Ashley Kirasich has been a BTR employee for five years today.
Below are questions Ashley answered so you can get to know her a little better.
In looking back, have you seen many changes in the field over the years?
Oh yes! This industry is constantly evolving. HR Technology is a moving target and each year brings new and exciting innovations to support the needs of HR professionals and the organizations they work for.
What is something that you have done personally that has worked and really made a difference in your career here?
Being open to life-long learning is vital to success at BTR. I learn something new with each consulting project I support and each interaction with our knowledgeable team of subject matter experts.
From your perspective, what would you say are BTR’s greatest accomplishments over the years?
I’ve had the pleasure of watching BTR grow from a group of about 10 to 42+ employees. BTR has sourced the best talent in the industry and harnessed the team’s cumulative expertise. Over time BTR has kept true to our mission of executing with excellence and maintaining a sense of “family” which truly defines our culture. In my opinion, those are BTR’s greatest accomplishments.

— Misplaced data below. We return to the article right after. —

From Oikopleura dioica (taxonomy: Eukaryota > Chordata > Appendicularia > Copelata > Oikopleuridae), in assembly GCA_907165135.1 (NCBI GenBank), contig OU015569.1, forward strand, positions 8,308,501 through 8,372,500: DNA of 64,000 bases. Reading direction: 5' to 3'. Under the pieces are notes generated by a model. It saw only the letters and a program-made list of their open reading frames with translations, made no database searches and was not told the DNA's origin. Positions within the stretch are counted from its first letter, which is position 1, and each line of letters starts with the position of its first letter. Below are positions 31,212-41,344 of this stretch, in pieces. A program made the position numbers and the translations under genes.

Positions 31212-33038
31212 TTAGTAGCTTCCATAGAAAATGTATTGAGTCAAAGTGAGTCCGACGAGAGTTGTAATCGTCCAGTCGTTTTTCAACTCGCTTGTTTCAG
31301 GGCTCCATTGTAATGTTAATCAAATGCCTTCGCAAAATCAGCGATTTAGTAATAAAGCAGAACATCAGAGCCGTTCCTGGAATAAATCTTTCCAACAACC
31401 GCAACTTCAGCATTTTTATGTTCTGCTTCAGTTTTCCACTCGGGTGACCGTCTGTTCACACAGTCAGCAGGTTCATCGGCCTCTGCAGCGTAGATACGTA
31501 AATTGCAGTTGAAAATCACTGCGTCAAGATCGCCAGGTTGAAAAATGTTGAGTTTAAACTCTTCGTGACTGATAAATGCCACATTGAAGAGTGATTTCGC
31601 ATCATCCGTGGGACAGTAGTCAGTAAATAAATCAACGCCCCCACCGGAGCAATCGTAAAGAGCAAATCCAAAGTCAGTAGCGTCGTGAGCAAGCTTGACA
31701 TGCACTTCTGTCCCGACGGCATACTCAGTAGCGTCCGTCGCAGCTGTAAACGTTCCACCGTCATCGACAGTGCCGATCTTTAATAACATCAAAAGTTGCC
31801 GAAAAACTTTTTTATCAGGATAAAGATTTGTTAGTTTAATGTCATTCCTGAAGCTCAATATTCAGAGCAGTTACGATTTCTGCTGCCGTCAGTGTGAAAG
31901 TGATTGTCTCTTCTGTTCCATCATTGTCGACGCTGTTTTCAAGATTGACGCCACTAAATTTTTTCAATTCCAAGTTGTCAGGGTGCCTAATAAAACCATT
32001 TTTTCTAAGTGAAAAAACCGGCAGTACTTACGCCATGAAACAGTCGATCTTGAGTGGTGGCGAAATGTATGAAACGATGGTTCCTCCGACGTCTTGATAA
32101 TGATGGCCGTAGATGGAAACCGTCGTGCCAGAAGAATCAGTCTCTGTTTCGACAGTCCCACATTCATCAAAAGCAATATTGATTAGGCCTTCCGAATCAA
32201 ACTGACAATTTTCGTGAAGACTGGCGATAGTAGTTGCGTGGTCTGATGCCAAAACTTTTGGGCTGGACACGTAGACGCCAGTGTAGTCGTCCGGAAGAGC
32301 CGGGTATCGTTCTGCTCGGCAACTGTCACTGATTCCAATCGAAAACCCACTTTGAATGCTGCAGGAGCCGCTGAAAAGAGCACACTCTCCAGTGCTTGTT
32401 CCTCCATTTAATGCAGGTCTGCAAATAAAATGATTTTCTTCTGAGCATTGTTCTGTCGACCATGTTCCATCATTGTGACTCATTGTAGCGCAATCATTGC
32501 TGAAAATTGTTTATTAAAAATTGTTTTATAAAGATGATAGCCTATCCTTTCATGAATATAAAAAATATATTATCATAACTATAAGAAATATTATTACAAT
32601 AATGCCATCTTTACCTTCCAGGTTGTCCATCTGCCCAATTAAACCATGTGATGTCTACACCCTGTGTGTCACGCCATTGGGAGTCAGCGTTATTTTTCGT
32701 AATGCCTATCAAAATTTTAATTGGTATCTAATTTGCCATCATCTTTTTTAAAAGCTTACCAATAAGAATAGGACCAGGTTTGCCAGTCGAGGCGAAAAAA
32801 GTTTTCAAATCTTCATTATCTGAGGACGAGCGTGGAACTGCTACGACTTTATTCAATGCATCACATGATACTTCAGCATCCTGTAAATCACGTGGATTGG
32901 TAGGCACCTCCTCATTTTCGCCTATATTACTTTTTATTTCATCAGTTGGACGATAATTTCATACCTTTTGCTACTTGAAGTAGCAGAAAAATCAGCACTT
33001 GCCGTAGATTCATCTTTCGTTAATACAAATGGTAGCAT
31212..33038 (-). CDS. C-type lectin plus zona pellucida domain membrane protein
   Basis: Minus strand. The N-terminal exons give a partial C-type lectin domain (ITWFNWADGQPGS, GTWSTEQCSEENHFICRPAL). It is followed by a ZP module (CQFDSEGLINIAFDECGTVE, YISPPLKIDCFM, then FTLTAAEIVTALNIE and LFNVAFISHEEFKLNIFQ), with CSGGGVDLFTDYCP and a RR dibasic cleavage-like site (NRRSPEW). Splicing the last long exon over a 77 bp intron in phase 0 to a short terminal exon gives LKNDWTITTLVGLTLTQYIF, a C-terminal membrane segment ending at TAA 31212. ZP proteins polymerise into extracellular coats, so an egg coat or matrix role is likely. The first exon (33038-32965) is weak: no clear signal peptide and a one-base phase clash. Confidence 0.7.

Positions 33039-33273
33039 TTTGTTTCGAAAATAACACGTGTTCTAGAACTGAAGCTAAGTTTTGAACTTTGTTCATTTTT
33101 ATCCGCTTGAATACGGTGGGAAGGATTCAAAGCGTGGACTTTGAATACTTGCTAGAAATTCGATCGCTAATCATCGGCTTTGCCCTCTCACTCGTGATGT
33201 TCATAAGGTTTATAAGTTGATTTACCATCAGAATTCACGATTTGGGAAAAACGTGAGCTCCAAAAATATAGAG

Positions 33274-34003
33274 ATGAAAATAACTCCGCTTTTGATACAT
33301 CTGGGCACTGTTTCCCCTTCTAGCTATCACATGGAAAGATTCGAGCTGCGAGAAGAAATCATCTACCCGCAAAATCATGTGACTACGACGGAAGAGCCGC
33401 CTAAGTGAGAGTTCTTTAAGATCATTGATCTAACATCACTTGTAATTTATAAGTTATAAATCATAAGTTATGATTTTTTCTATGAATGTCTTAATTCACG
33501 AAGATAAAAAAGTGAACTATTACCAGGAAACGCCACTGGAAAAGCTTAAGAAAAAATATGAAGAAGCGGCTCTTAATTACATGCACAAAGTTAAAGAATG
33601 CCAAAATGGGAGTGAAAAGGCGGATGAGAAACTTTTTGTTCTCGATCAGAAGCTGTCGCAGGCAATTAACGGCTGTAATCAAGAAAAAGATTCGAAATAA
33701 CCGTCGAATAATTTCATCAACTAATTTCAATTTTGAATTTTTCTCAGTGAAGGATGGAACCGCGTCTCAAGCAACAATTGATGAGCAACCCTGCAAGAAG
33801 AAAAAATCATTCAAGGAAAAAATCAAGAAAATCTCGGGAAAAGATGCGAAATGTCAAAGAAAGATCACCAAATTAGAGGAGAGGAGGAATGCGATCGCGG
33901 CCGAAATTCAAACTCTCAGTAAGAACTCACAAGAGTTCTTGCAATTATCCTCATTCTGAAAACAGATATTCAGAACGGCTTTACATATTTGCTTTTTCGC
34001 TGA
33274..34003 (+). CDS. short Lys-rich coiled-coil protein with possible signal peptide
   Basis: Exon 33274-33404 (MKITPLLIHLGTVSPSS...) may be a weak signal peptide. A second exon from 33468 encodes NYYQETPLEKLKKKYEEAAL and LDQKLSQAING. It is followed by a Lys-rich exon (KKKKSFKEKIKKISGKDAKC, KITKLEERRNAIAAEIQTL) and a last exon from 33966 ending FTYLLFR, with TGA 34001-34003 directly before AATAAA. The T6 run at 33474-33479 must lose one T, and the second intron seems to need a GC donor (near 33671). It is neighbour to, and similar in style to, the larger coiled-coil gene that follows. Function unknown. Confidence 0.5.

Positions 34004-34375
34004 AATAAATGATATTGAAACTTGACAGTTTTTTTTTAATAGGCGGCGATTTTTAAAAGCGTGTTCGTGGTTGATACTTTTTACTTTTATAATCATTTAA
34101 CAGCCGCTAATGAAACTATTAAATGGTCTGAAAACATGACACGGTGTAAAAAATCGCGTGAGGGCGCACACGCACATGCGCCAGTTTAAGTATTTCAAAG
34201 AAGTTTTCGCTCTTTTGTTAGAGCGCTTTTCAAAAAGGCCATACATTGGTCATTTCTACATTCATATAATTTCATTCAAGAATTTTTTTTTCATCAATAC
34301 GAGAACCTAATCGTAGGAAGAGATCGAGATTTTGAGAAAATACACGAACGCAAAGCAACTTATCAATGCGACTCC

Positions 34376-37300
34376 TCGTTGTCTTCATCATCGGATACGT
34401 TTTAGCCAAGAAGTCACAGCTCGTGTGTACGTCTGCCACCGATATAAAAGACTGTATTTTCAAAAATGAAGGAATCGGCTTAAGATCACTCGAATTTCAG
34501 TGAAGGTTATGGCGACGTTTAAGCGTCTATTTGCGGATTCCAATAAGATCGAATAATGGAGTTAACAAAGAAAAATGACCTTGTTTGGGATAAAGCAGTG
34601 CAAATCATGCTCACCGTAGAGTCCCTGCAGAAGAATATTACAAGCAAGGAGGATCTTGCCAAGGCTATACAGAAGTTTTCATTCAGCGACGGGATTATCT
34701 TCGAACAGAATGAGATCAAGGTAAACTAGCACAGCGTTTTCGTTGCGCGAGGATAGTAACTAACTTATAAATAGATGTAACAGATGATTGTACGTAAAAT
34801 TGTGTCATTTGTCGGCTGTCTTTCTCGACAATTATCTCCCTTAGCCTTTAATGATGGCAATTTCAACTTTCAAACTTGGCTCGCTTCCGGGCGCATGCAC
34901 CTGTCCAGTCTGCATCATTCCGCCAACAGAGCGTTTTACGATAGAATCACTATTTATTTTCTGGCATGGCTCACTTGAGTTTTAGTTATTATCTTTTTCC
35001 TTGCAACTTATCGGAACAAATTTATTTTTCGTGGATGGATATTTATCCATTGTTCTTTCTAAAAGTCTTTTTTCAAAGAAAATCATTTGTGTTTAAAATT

How have you grown personally and professionally over the past 5 years?
I began my career with BTR in an Administrative Support role. Over the years I have been “the first” in many roles which has allowed me to identify and expand upon my strengths, ultimately leading me into my current position as Lead Analyst & Trainer. I am passionate about growing the BTR team and training the individuals who support our partners and clients.
Describe a recent project that you’ve learned from. What did you learn throughout the process?
Each project is unique and there are always lessons to be learned along the way. I was recently pulled into a project mid-way that was beginning to slip off course due to several variables. By taking a brief pause, readdressing the client’s goals, and engaging with open and transparent dialogue, we were able to keep up the momentum without compromising the project timeline. Sometimes the simple act of hitting the pause button and regrouping goes a long way.